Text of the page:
Tough Talk in Advance of Anchorage U.S.-China Meeting
March 17 , 2021 (EIRNS)—Unnamed U.S. “senior administration officials,” one from the National Security Council and the other from the State Department, briefed reporters on background last night on the Biden administration’s intentions for the first, face-to-face high-level talks between U.S. and Chinese officials, which will take place in Anchorage, Alaska, March 18. The meeting participants are National Security Adviser Jake Sullivan and Secretary of State Antony Blinken, and China’s Director of the Central Committee Office for Foreign Affairs Yang Jiechi, and Foreign Minister and State Councilor Wang Yi.
There will be no joint statement issued at the end, nor will this be the start of any negotiations, the U.S. officials emphasized.
“This really is a one-off meeting. This is not a resumption of a particular dialogue mechanism or the beginning of a dialogue process.... This is very much about sitting down, getting an understanding of each other and then taking that back and taking stock.... We are in the middle of a pretty extensive China strategy development process.”
That was about the nicest thing said. The two officials said Blinken and Sullivan intend to “dispel” what might be “a sense, potentially a perception, or maybe it’s a hope, in Beijing that our public message is somehow different than our private message.” They listed (once again) the litany of charges continued over from Mike Pompeo’s rampages (China’s alleged aggressive actions in Xinjiang, Hong Kong, and Taiwan, “economic coercion”), and so forth. Their repeated assertion that they need the “inputs of our allies and partners” in order to “enhance our leverage,” “strengthen our hand,” and “best position the United States for success in this competition” with China, did not sound a confident note, however.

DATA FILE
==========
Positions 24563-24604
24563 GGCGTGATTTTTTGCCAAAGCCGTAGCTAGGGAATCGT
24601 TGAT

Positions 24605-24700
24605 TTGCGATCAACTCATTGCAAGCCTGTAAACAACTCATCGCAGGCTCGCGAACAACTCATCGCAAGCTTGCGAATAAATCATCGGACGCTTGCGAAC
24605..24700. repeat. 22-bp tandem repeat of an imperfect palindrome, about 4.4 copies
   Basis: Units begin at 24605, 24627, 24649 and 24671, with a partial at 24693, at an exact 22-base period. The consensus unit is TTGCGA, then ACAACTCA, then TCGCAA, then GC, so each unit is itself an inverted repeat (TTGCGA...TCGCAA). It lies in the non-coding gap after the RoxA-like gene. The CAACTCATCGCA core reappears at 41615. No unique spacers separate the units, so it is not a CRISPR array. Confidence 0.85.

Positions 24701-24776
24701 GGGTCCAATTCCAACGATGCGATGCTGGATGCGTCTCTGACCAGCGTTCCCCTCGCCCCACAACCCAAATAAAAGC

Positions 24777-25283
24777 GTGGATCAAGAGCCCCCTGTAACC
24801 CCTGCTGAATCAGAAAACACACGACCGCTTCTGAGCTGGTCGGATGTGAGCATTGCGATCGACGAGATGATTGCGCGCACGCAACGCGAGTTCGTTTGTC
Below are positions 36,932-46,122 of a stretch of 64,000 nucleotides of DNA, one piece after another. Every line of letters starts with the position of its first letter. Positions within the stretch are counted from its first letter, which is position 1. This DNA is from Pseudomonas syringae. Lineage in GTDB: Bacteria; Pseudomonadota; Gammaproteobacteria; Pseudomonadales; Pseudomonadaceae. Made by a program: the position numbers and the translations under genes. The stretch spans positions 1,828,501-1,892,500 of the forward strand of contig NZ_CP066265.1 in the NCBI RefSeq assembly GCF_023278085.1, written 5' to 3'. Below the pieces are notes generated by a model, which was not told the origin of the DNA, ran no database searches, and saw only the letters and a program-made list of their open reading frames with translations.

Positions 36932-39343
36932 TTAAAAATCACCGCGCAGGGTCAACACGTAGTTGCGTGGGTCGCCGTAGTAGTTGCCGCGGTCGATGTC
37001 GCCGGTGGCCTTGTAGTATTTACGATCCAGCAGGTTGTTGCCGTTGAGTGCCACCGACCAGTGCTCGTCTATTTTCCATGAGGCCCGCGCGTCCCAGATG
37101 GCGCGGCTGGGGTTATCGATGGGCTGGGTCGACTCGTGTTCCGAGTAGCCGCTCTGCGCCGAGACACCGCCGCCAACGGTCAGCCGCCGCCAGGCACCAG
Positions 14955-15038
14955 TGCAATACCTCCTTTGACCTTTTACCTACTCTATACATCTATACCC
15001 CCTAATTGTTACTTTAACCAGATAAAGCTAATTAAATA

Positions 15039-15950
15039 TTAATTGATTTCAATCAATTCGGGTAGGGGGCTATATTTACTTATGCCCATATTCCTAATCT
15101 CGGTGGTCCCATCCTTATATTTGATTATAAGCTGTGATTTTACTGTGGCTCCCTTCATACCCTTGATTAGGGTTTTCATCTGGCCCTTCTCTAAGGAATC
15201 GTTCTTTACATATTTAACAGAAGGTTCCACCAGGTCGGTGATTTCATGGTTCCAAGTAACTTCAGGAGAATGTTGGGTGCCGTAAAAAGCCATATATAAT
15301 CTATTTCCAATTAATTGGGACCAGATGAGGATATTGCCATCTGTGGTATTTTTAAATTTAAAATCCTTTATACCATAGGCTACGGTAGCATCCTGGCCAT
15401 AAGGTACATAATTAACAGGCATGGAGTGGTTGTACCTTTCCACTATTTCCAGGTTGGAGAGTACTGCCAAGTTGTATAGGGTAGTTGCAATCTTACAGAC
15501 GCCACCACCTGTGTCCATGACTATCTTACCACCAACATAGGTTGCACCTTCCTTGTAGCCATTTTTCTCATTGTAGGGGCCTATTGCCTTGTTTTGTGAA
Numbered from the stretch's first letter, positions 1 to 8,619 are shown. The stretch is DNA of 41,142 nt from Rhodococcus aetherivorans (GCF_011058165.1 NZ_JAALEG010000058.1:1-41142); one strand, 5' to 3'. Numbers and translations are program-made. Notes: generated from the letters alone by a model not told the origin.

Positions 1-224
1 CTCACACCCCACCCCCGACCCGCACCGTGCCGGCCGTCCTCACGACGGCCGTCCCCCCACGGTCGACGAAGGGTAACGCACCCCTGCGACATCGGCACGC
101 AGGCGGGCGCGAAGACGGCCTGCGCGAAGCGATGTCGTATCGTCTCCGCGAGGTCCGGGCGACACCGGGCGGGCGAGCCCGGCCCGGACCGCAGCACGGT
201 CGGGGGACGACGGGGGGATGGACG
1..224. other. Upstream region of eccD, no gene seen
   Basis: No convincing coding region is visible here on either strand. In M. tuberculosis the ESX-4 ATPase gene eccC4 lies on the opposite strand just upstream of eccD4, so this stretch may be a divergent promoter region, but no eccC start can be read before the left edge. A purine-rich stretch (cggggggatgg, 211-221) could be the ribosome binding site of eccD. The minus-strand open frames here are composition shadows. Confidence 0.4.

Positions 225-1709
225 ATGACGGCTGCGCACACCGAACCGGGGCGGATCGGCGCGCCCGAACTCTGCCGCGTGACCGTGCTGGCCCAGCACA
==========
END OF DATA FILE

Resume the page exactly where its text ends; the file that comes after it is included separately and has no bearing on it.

When a reporter for British “news” agency Reuters tried to blow up the Anchorage meeting in advance by suggesting the Chinese officials might refuse to discuss matters which they believe are internal matters of sovereignty at today’s Chinese Foreign Ministry press briefing, spokesman Zhao Lijian slammed the questioner. “We didn’t say that Taiwan, Hong Kong- and Xinjiang-related issues cannot be discussed during the dialogue. We will brief the U.S. side on the relevant situation and express our solemn position,” he said, characterizing some official U.S. comments as “moves to sway public opinion in the run-up to the dialogue in an attempt to pressure China.” That will fail, but China hopes this dialogue will “follow through on the consensus reached between President Xi Jinping and President Joe Biden in their phone call, focus on cooperation, manage differences and bring China-U.S. relations back to the right track.”